December 16, 2014

3 Reasons You’re Afraid of Technology Assisted Review…and Shouldn’t Be

Beginning with the court’s approval of a technology assisted review (TAR) protocol in Da Silva Moore[1] in early 2012, it seemed TAR was about to revolutionize discovery. In a world of exponentially growing data and corresponding document review costs, TAR was the answer that would save us all!
November 26, 2014

Stop the Sanctions – Three e-Discovery Challenges for Japanese Companies

Among the most high-profile cases involving spoliation, you may have noticed a trend: Japanese companies do not have a stellar track record when it comes to complying with U.S. e-Discovery rules.
November 17, 2014

HIPAA Violations May Result in Private Right of Action under State Law – and why every company should care

The risk of liability just went way up for mishandling sensitive health information, and perhaps also other types of private information protected by federal statutes. On November 11, 2014, the Connecticut Supreme Court determined that HIPAA can created a standard for a private right of action under state law for a victim who had her protected health information wrongfully disclosed to a third party during discovery. Byrne v. Avery Center for Obstetrics and Gynecology, P.C.[1] holds that the state court may look to HIPAA standards to determine the “standard of care” that should be applied in determining a state law negligence claim.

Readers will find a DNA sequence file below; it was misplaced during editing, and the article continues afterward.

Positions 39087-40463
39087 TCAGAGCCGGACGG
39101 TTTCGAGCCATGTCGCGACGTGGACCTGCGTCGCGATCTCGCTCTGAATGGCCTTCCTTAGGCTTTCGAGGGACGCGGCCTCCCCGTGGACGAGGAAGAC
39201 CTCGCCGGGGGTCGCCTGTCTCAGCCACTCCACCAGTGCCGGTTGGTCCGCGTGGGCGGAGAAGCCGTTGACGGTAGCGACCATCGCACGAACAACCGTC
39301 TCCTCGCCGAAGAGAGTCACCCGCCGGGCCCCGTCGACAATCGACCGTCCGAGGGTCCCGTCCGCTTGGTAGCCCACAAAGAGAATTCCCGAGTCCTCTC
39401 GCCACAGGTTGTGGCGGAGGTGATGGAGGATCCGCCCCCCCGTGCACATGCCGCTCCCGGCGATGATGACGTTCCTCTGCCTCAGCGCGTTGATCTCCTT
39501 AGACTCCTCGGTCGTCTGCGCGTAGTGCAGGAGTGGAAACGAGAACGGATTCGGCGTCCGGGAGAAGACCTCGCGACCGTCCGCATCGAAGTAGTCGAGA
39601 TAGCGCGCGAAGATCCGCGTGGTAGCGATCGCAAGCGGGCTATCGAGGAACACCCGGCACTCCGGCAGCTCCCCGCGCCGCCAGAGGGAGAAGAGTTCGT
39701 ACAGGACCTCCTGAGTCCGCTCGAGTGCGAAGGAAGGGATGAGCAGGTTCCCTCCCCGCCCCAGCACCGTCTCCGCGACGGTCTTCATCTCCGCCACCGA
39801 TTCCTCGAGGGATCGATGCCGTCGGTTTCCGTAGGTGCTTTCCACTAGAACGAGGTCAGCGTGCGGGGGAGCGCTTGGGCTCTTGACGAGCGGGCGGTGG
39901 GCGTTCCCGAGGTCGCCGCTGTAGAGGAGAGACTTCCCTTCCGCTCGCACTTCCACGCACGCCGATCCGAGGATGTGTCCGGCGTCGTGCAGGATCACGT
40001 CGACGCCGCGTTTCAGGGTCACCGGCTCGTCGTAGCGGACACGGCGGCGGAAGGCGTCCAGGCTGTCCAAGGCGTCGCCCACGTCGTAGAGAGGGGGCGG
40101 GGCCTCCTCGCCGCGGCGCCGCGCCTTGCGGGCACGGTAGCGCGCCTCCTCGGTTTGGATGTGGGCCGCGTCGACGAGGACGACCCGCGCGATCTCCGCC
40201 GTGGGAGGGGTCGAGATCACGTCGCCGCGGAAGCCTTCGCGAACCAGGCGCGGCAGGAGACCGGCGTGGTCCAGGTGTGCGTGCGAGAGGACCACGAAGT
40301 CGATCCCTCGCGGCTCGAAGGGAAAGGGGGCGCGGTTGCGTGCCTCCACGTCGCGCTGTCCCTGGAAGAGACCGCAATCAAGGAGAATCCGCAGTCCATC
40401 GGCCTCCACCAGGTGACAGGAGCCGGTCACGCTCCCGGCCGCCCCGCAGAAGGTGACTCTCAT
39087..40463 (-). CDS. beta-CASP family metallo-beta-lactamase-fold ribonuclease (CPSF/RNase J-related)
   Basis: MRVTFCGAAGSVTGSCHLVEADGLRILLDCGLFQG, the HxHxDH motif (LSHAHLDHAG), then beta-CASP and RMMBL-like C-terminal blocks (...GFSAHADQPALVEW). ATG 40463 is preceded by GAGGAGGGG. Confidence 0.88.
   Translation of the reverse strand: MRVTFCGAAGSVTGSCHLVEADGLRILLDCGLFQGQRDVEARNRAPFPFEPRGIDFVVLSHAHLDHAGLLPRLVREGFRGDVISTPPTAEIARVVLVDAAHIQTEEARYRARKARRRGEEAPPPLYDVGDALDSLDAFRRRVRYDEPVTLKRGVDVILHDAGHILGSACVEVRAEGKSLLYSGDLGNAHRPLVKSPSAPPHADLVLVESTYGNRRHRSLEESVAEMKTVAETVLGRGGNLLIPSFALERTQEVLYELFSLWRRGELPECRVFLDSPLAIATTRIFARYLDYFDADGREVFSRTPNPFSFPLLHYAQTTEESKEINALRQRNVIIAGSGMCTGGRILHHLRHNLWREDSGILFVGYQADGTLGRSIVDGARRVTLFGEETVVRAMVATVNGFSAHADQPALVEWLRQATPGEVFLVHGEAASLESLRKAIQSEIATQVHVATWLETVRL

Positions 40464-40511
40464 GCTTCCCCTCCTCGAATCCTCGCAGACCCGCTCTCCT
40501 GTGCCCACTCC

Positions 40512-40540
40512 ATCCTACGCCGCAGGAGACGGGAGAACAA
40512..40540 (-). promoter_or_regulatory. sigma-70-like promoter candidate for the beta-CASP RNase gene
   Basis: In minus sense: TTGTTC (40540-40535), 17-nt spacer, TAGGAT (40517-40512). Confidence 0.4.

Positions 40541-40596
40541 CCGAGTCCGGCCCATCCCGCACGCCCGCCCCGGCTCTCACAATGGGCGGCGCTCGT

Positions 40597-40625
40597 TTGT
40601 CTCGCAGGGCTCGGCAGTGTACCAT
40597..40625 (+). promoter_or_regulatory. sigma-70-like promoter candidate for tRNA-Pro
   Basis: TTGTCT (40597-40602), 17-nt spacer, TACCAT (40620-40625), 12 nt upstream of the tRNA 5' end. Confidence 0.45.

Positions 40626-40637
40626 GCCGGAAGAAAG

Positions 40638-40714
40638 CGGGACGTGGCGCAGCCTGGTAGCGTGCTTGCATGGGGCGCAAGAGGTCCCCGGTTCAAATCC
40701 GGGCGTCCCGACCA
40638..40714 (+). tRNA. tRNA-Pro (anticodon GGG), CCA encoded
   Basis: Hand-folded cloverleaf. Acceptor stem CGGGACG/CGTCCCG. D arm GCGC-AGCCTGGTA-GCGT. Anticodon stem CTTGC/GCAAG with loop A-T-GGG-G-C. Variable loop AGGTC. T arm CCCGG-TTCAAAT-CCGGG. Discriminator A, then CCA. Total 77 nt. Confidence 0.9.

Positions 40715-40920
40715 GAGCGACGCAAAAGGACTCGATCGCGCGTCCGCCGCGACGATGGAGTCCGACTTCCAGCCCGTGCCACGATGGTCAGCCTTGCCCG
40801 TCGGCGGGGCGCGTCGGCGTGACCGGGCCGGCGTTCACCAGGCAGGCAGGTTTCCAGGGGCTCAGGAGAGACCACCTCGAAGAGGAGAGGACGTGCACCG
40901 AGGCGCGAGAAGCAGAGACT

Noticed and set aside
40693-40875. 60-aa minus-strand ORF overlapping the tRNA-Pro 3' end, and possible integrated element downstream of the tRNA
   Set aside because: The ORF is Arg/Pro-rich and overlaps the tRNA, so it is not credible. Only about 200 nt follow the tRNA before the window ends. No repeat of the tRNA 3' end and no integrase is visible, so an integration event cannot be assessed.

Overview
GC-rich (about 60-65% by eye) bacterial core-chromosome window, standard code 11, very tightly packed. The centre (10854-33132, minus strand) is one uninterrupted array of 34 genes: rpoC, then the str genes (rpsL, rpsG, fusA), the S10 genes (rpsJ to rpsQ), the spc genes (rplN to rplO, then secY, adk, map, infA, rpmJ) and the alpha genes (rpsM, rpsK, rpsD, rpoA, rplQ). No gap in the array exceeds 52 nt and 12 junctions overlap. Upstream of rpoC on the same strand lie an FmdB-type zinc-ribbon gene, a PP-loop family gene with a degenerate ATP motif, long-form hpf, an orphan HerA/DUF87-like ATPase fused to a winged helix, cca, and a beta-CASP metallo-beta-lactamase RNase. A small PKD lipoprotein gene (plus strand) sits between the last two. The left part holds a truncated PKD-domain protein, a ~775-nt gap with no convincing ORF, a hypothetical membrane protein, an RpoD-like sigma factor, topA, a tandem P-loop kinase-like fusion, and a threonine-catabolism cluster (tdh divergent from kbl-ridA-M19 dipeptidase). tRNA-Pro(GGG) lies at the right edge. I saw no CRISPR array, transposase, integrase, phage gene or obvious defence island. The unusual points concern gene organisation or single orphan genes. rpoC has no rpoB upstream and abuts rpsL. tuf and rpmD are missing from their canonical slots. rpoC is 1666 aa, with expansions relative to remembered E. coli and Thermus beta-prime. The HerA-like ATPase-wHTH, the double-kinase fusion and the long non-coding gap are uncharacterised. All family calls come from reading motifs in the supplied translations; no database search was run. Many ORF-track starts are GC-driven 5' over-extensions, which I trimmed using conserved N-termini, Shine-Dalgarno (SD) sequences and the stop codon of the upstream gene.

October 21, 2014

Technology is not an eDiscovery Silver Bullet: The Power of Organizational Development

The legal services industry has witnessed astonishing growth and development in the past decade. At its heart, technology has reinvented discovery and driven an ever-evolving market for products serving eDiscovery, information governance and big data. However, technology in a vacuum without complementary organizational eDiscovery architecture is like a locked door without a key.
September 10, 2014

The End of the Privilege Log as We Know It?

Anyone who has ever worked on a privilege log has probably suspected that there must be a better way to deal with privilege. There is … and it is finally gaining traction. Privilege logs may be one of the most wasteful parts of discovery. Costs are often high, as attorneys carefully consider for each privileged document what is the “right” description that is detailed enough to avoid challenge and yet does not betray the privileged information itself.
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